Navigation Links
Studies do not support unhealthful relation between animal foods and breast cancer
Date:8/14/2009

Breast cancer is the 7th leading cause of mortality in the United States and results in approximately 41,000 deaths each year. Although genetic factors are important, there is considerable evidence that breast cancer risk is related to modifiable lifestyle factors, such as physical activity, body weight, alcohol intake, and dietary choices. The September 2009 issue of The American Journal of Clinical Nutrition reports the results of 3 human studies designed to better delineate the relation between animal foods and breast cancer risk.

"These studies highlight two very important points," said American Society for Nutrition Spokesperson Shelley McGuire, PhD. "First we all need to remember that there are really no such things as 'bad' foods. Second, observational studies that show associations between diet and health need to be considered with a proverbial grain of salt. These studies clearly provide additional and strong evidence that consumption of meat and dairy products by women does not, by itself, increase breast cancer risk. Further, moderate and mindful consumption of these foods can be very important in attaining optimal nutrition for most women who often do not consume sufficient iron and calcium."

In the first study, which was a controlled dietary intervention trial conducted in the United States, 35 obese postmenopausal women with type 2 diabetes received conjugated linoleic acid (CLA) supplements or a control supplement (safflower oil) each for 36 wk; adiposity was assessed. In another study, researchers examined the association between CLA intake from natural sources and breast cancer incidence in a large cohort of initially cancer-free Swedish women for 17.4 y. The third study assessed whether the consumption of meat, eggs, and dairy products was associated with breast cancer risk in a very large group of healthy European women followed for 8.8 y.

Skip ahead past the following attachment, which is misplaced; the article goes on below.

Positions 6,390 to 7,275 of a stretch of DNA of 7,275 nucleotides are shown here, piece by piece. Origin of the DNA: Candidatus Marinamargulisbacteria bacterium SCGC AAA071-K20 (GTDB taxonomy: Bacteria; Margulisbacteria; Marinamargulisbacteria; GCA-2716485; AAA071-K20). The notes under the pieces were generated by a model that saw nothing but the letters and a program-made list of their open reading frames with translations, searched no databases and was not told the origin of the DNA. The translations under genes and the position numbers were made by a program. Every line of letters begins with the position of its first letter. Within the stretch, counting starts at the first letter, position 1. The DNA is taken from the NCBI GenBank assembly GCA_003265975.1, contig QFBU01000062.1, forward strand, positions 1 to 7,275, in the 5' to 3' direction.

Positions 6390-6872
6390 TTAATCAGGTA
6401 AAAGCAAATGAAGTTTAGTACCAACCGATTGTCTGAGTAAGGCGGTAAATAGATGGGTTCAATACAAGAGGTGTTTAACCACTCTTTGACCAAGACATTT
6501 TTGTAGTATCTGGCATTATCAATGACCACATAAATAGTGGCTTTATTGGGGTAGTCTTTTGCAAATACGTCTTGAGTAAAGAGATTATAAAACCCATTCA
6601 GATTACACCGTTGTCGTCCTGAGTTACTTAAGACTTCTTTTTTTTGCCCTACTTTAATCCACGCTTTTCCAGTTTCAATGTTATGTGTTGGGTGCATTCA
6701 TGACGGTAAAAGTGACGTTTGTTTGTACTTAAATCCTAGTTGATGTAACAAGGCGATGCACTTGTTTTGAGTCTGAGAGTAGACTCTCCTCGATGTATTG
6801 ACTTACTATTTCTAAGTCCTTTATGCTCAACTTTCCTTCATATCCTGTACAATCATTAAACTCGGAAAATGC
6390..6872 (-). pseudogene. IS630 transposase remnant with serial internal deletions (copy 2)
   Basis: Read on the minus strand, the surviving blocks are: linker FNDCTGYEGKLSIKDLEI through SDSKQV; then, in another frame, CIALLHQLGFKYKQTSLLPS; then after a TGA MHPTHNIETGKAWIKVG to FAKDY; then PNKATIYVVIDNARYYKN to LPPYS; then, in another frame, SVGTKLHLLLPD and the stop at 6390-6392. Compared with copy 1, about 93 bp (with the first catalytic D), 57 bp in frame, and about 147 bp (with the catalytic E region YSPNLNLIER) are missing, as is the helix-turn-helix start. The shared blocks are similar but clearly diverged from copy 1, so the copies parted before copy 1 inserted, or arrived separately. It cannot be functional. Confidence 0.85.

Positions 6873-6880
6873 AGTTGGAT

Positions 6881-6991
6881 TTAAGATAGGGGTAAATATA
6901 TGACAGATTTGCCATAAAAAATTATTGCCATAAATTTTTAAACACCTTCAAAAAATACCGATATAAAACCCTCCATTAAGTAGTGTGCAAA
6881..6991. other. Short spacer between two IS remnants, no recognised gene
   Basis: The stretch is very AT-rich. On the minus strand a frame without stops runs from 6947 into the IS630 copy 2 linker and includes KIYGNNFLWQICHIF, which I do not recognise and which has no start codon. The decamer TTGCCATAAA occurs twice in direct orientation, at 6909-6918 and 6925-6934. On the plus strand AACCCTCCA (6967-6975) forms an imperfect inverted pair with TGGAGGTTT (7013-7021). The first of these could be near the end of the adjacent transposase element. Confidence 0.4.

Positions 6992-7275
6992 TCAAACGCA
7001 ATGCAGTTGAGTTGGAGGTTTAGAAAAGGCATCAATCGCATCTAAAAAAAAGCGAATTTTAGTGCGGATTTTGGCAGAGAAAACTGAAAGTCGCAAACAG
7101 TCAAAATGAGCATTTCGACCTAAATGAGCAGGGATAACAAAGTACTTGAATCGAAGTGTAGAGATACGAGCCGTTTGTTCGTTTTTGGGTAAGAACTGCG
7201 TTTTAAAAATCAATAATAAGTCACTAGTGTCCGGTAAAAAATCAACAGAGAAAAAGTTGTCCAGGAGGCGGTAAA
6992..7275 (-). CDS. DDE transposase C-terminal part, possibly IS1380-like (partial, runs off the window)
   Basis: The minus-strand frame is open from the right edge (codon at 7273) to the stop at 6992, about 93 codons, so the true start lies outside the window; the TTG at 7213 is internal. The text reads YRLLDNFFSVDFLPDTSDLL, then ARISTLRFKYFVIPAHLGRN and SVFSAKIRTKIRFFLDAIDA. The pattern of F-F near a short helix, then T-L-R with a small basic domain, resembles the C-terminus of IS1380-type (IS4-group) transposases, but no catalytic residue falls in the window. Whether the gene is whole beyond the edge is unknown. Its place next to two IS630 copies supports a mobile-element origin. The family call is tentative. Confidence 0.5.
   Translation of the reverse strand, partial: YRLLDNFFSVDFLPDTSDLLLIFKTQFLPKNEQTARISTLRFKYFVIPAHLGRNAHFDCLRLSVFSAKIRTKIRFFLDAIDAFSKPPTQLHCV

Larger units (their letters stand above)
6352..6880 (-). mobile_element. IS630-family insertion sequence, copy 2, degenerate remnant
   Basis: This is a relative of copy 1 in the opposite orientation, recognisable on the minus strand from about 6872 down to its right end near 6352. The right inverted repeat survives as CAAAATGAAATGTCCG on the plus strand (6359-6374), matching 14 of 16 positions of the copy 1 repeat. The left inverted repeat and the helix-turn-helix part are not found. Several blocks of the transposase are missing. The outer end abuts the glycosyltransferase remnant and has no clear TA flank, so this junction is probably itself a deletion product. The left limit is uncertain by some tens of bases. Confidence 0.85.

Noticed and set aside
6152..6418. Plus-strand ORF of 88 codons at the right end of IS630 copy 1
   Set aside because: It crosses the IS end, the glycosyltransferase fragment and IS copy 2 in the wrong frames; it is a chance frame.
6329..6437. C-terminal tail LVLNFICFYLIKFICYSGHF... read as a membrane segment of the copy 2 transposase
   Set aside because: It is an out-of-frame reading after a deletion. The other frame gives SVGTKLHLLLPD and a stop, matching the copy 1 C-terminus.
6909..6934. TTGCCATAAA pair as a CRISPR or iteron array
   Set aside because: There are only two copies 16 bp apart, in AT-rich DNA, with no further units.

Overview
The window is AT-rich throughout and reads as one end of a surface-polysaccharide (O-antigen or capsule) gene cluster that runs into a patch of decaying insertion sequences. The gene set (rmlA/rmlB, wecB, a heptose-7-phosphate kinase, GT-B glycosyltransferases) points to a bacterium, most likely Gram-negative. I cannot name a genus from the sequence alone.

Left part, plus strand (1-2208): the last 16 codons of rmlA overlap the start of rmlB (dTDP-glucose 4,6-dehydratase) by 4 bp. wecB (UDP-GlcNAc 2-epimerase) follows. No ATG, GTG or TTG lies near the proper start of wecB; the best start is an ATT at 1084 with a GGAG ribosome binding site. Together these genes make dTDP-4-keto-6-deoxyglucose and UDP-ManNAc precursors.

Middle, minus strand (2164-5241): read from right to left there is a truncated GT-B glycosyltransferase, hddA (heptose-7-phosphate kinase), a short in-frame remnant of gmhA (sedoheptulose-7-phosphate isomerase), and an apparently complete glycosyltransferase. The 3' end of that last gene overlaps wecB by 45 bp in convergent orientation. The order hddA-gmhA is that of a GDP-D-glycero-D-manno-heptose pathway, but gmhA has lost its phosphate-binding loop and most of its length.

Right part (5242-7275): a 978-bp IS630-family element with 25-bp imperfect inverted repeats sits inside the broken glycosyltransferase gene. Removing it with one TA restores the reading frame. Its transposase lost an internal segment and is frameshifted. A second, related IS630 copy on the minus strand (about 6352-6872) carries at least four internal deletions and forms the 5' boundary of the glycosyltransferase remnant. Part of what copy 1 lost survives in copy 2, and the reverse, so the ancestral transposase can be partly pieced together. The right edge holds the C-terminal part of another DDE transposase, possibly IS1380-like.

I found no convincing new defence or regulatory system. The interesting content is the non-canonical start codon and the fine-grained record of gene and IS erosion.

These studies provide no evidence that animal-food consumption increases (or decreases) risk of breast cancer, although CLA supplementation may decrease adiposity (a major risk factor for this disease). In an editorial, Linos and Willett remind us that these studies did not assess the relation between animal-food intake during early life and later breast cancer, a likely important piece of the puzzle. Nonetheless, they conclude, "These data are sufficient to exclude any major effect of consuming these foods during midlife or later on risk of breast cancer." Perhaps we finally have the answer to this long-standing question.


'/>"/>

Contact: Suzanne Price
sprice@nutrition.org
American Society for Nutrition
Source:Eurekalert

Related medicine news :

1. Star Scientific Files Second Quarter Financial Results; Rock Creek Pharmaceuticals Reports Early Promising Results in Studies Assessing Safety and Viability of Active Components for a Non-Nicotine Nutraceutical (CigRx(TM))